March 2012
Volume 53, Issue 14
Free
ARVO Annual Meeting Abstract  |   March 2012
Perfused but not leaking
Author Affiliations & Notes
  • David A. Salz
    Wills Eye Institute, Philadelphia, Pennsylvania
  • Gary Shienbaum
    Bascom Palmer Eye Institute, Miami, Florida
  • Jonathan Prenner
    Robert Wood Johnson University Hospital, New Brunswick, New Jersey
  • Howard Fine
    Robert Wood Johnson University Hospital, New Brunswick, New Jersey
  • Richard Kaiser
    Wills Eye Institute, Philadelphia, Pennsylvania
  • Footnotes
    Commercial Relationships  David A. Salz, None; Gary Shienbaum, None; Jonathan Prenner, equity owner of Ophthotech and Neovista (I); Howard Fine, None; Richard Kaiser, equity owner of Ophthotech and Neovista (I)
  • Footnotes
    Support  None
Investigative Ophthalmology & Visual Science March 2012, Vol.53, 2953. doi:
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      David A. Salz, Gary Shienbaum, Jonathan Prenner, Howard Fine, Richard Kaiser; Perfused but not leaking. Invest. Ophthalmol. Vis. Sci. 2012;53(14):2953.

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      © ARVO (1962-2015); The Authors (2016-present)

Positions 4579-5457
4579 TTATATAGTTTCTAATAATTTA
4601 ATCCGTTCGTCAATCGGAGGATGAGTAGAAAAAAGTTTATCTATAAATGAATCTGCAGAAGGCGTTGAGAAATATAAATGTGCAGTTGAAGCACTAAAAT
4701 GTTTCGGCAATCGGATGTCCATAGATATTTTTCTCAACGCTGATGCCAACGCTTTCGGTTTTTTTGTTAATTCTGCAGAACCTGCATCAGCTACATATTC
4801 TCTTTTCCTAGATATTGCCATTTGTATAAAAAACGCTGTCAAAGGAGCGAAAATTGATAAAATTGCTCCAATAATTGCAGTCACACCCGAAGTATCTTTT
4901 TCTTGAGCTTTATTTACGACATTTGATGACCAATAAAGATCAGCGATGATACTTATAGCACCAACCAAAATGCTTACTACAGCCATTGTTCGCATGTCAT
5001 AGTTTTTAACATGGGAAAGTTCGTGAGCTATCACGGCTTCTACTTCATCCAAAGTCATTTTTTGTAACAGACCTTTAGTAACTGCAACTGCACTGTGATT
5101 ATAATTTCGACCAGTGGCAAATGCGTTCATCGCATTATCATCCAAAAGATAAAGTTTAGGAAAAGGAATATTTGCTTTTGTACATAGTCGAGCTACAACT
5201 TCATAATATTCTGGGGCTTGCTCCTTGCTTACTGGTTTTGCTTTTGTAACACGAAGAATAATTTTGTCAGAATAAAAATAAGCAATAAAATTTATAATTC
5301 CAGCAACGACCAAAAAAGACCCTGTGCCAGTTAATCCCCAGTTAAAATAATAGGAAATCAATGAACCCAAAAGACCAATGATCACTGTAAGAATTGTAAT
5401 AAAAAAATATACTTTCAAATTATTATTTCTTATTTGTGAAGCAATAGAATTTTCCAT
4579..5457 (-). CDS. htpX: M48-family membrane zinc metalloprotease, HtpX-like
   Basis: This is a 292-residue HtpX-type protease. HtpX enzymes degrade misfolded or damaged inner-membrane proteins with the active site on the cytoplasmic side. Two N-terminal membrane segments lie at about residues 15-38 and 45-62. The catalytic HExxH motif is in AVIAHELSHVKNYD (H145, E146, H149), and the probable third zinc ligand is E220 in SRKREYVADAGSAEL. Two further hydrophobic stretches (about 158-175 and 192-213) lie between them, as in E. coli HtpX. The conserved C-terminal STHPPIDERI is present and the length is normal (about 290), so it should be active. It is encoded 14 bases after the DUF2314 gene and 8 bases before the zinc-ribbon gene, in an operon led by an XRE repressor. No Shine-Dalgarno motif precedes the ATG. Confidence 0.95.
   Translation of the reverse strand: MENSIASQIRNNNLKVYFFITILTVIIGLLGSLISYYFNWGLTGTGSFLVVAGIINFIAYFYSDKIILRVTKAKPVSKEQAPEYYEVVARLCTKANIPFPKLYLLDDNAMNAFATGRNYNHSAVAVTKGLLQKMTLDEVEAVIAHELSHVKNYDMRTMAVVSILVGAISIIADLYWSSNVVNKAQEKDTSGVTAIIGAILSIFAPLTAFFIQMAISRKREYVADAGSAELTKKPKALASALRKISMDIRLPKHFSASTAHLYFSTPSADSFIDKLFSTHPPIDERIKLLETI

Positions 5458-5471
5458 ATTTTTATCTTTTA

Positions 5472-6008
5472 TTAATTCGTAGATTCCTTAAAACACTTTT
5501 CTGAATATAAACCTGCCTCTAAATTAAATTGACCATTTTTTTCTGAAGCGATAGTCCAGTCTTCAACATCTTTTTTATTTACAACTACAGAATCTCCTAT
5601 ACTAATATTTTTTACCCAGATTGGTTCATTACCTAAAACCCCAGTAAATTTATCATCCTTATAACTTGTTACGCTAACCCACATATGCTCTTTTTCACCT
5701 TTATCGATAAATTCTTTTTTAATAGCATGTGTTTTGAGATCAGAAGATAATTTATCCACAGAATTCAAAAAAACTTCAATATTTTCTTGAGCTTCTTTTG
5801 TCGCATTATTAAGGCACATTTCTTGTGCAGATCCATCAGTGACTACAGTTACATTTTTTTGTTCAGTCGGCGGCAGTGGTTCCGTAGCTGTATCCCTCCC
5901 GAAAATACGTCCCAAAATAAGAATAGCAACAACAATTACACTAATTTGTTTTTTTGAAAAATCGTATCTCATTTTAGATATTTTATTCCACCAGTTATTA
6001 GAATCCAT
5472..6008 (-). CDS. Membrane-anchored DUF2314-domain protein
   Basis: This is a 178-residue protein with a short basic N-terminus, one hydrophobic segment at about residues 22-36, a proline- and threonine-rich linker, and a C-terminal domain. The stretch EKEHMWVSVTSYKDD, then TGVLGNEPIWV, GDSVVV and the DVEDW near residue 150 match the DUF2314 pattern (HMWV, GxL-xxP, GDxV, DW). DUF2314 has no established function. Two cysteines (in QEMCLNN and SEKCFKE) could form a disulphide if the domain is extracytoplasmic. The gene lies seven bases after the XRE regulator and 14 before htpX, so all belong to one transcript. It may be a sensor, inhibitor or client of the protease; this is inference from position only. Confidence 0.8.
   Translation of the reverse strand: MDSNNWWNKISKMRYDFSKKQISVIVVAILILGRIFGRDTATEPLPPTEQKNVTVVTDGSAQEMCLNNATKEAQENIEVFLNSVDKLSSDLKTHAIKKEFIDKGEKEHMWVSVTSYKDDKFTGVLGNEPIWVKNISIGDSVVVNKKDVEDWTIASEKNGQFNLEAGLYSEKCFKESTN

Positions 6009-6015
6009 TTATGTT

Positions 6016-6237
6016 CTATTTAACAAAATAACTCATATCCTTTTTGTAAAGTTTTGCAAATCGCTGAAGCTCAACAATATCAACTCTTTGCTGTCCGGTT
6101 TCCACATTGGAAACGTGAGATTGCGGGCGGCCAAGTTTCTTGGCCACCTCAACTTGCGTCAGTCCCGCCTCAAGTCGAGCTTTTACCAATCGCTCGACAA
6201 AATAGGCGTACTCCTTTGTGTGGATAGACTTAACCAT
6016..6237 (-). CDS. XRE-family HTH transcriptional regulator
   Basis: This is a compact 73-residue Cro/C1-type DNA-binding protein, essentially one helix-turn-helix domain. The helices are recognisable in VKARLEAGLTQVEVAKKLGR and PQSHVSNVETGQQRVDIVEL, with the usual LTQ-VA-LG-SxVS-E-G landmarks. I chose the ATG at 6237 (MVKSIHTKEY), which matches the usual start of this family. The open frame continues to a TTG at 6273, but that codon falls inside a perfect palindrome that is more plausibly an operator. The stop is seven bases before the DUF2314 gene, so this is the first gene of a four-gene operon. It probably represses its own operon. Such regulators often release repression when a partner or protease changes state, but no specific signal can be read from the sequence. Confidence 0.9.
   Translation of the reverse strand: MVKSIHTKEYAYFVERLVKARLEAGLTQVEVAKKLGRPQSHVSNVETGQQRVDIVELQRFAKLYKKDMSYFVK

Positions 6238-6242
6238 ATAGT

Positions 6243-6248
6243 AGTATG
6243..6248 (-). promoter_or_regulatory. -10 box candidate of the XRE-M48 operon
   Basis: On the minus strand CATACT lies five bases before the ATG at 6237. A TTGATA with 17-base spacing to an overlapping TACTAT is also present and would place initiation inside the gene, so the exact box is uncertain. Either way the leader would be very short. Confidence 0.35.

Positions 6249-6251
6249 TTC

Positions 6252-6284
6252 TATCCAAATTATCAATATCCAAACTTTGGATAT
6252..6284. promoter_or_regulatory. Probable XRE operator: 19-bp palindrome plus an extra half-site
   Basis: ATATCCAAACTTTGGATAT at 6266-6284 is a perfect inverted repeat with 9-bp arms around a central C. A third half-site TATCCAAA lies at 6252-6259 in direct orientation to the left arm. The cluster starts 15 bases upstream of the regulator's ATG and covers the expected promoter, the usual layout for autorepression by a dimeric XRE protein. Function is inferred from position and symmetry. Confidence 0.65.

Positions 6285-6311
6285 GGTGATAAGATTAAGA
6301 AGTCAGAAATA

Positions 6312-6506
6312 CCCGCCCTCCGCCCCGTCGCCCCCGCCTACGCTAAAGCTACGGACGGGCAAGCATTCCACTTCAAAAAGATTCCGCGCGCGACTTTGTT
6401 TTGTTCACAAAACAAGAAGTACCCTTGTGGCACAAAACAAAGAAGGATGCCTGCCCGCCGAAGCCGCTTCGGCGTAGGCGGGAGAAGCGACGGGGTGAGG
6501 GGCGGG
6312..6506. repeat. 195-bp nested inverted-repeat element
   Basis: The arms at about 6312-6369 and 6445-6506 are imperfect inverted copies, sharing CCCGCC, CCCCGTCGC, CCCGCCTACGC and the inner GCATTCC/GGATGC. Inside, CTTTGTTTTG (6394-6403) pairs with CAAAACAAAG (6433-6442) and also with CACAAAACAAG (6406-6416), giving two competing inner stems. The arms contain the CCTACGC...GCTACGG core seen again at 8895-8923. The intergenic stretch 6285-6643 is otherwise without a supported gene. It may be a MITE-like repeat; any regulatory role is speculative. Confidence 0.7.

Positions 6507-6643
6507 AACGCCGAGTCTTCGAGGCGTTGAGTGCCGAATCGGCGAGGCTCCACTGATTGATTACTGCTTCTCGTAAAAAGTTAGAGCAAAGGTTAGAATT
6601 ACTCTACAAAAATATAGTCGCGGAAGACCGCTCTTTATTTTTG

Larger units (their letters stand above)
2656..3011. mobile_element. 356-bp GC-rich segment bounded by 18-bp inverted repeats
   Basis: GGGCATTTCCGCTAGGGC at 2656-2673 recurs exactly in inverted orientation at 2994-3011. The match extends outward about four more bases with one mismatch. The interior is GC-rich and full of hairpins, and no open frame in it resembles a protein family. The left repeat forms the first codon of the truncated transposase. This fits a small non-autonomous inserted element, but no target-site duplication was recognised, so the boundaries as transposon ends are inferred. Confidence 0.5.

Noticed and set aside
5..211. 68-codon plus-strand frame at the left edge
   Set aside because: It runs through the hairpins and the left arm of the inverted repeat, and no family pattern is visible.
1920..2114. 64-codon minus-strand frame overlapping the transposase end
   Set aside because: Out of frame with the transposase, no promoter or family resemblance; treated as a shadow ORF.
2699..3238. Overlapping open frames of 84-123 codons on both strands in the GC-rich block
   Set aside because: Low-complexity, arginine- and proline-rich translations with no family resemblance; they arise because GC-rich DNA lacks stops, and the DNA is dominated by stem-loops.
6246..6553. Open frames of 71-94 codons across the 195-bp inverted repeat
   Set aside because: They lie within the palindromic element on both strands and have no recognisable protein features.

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Abstract
 
Purpose:
 

‘Perfused but not leaking’ (PNL) describes the angiographic state that develops after cessation of leakage following anti-vascular endothelial growth factor (VEGF) therapy. PNL describes an identifiable, persistent choroidal neovascular complex that has stopped leaking but has not regressed. Herein, we present 11 cases exhibiting this clinical phenomenon.

 
Methods:
 

Retrospective, interventional, consecutive case series. Eleven eyes of 11 patients with neovascular age-related macular degeneration (AMD) who achieved PNL status were examined. PNL was defined based on characteristic fluorescein angiographic features, i.e. early hyperfluorescence and absence of late leakage, combined with normalization of intra- and sub-retinal fluid on optical coherence tomography (OCT) following anti-VEGF therapy. Baseline characteristics, treatment course, and outcomes data were collected and analyzed.

 
Results:
 

The mean age was 76 years old (range, 59 - 87). Baseline mean Snellen visual acuity and OCT central subfield thickness (CST) were 20/79 (range, 20/25 - 2/200) and 301 μm (range, 190 - 477), respectively. Four eyes received bevacizumab and 7 eyes received ranibizumab. The mean number of injections until PNL was recognized was 4.7 (range, 2 - 10). Mean Snellen visual acuity and OCT CST at the time of PNL recognition were 20/50 (range, 20/20 - 6/200) and 258 μm (range, 180 - 303).

 
Conclusions:
 

PNL is a common but frequently overlooked angiographic finding that demonstrates the antimitogenic and antipermeability effects of anti-VEGF therapy, but also highlights that blocking VEGF alone does not lead to vascular regression. Clinical implications of PNL need to be defined but it could explain the high recurrence rate appreciated when anti-VEGF therapy is discontinued.

 
Keywords: choroid: neovascularization • vascular endothelial growth factor • age-related macular degeneration 
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